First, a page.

The sentences of all languages convey information that allows the receiver to locate situations in time, a necessity for truth-conditional assessment. This article shows that three general pragmatic principles can account for temporal location in languages of very different structures. The principles are realized according to the forms that are syntactically obligatory in a given language. Languages may be tensed, tenseless, or in-between, with tense-like morphemes. Tensed languages, such as English, convey time directly and are constrained by the pragmatic principles. In tenseless and partially tensed languages, such as Mandarin Chinese and Navajo, respectively, aspectual information allows the inference of temporal location, according to the principles. Strikingly, the notions of Speech Time, Reference Time, and Situation Time are needed to account for temporal location across languages. An appendix to the article sketches an implementation of the indirect, inferential approach for Mandarin Chinese.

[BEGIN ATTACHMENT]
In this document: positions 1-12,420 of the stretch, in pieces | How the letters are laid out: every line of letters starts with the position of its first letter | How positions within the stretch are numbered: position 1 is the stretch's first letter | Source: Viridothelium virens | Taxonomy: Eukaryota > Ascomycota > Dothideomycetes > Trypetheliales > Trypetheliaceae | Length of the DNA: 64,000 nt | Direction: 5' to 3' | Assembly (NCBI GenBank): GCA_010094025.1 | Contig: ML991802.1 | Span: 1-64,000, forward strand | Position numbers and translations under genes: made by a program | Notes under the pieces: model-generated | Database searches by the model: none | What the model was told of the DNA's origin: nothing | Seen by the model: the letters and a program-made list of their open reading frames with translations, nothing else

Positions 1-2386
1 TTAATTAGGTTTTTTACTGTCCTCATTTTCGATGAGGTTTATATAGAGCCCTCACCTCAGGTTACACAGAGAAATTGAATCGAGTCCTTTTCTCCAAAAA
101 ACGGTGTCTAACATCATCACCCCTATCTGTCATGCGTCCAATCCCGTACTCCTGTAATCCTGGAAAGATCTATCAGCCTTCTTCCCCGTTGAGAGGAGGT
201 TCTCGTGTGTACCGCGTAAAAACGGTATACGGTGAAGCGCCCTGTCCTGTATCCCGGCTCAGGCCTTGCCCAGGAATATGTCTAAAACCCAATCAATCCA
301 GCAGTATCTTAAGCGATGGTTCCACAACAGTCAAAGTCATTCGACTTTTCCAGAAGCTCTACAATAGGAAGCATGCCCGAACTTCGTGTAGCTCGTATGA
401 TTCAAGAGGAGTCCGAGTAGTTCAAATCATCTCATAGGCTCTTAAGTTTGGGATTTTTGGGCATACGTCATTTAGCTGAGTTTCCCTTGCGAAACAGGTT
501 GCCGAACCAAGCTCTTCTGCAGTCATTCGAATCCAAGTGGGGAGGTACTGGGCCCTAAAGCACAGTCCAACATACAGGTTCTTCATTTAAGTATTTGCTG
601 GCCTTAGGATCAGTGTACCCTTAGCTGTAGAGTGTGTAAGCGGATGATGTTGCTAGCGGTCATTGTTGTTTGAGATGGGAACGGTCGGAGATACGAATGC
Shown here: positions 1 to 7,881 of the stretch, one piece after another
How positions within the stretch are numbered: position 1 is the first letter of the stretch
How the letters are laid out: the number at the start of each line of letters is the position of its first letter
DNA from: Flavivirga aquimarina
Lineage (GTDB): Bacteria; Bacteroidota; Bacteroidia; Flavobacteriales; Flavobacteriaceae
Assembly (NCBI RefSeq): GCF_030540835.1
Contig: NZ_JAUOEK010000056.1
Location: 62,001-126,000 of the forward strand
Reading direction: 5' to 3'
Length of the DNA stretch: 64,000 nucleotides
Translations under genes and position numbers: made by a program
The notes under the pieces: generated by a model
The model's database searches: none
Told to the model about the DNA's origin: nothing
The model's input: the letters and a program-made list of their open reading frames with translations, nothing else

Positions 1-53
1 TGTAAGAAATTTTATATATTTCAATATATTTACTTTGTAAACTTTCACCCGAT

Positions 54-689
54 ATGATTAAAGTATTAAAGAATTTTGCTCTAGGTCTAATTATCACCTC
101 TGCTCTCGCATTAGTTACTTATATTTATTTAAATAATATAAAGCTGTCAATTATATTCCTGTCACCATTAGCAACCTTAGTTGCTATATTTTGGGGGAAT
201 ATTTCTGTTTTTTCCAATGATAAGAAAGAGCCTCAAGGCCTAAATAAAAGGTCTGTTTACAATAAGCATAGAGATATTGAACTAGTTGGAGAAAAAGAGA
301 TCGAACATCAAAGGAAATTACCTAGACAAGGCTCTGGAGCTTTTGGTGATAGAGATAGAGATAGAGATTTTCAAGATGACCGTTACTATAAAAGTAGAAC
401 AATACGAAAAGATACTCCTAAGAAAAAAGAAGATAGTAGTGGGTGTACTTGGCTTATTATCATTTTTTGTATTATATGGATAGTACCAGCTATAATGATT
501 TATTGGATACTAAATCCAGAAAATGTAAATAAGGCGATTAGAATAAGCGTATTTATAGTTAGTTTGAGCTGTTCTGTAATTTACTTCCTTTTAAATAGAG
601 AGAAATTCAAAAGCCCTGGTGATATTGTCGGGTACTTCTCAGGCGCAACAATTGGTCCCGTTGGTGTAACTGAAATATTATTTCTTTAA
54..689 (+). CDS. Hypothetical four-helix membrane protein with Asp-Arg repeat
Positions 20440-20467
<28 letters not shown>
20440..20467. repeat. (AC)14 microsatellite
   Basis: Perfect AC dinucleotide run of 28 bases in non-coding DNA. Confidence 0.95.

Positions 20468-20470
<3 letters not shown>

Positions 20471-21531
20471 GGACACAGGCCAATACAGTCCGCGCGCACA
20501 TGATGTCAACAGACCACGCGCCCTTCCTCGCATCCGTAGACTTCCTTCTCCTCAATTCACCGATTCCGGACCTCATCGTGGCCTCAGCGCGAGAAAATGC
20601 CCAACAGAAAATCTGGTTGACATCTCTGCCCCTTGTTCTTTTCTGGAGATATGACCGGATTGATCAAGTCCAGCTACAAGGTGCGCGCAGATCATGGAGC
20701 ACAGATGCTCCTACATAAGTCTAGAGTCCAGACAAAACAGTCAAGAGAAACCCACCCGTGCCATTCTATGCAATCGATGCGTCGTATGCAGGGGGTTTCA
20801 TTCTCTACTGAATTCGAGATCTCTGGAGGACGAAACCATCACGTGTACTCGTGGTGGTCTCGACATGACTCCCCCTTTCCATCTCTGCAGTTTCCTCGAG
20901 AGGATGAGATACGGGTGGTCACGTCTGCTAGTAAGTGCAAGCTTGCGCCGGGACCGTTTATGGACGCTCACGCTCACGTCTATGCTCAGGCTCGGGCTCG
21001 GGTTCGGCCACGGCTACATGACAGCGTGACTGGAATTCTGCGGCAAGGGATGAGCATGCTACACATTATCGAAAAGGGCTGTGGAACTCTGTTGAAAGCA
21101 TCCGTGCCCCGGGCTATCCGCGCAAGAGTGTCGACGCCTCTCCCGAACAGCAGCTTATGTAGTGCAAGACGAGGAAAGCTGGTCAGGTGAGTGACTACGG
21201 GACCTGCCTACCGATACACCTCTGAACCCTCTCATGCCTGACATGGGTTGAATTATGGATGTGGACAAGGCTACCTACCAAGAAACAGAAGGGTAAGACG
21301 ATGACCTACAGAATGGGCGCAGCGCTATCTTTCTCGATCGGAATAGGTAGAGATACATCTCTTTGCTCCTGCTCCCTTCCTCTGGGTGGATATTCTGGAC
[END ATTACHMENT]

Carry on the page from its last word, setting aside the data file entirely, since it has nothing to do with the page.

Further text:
Proceedings of the 2004 Texas Linguistics Society Conference: Issues at the Semantics-Pragmatics Interface
edited by Pascal Denis, Eric McCready, Alexis Palmer, and Brian Reese
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